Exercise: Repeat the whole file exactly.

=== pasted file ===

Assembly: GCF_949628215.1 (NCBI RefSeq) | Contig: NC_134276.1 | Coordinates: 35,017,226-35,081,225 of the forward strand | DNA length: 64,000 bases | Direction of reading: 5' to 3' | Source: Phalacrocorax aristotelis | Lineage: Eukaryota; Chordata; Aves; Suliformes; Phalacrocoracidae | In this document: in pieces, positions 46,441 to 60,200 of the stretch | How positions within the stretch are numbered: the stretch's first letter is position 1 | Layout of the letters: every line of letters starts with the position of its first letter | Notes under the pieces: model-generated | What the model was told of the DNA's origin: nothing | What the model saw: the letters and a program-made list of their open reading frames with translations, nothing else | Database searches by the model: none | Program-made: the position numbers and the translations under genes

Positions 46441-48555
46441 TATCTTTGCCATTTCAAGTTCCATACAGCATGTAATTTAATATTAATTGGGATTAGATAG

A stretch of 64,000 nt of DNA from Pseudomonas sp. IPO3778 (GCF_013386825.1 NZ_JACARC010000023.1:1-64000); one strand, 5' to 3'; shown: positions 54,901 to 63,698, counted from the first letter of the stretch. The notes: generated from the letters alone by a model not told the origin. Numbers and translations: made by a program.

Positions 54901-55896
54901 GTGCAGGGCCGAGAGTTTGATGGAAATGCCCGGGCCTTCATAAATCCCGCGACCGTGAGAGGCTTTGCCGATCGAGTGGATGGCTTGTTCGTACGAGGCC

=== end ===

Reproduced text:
Assembly: GCF_949628215.1 (NCBI RefSeq) | Contig: NC_134276.1 | Coordinates: 35,017,226-35,081,225 of the forward strand | DNA length: 64,000 bases | Direction of reading: 5' to 3' | Source: Phalacrocorax aristotelis | Lineage: Eukaryota; Chordata; Aves; Suliformes; Phalacrocoracidae | In this document: in pieces, positions 46,441 to 60,200 of the stretch | How positions within the stretch are numbered: the stretch's first letter is position 1 | Layout of the letters: every line of letters starts with the position of its first letter | Notes under the pieces: model-generated | What the model was told of the DNA's origin: nothing | What the model saw: the letters and a program-made list of their open reading frames with translations, nothing else | Database searches by the model: none | Program-made: the position numbers and the translations under genes

Positions 46441-48555
46441 TATCTTTGCCATTTCAAGTTCCATACAGCATGTAATTTAATATTAATTGGGATTAGATAG

A stretch of 64,000 nt of DNA from Pseudomonas sp. IPO3778 (GCF_013386825.1 NZ_JACARC010000023.1:1-64000); one strand, 5' to 3'; shown: positions 54,901 to 63,698, counted from the first letter of the stretch. The notes: generated from the letters alone by a model not told the origin. Numbers and translations: made by a program.

Positions 54901-55896
54901 GTGCAGGGCCGAGAGTTTGATGGAAATGCCCGGGCCTTCATAAATCCCGCGACCGTGAGAGGCTTTGCCGATCGAGTGGATGGCTTGTTCGTACGAGGCC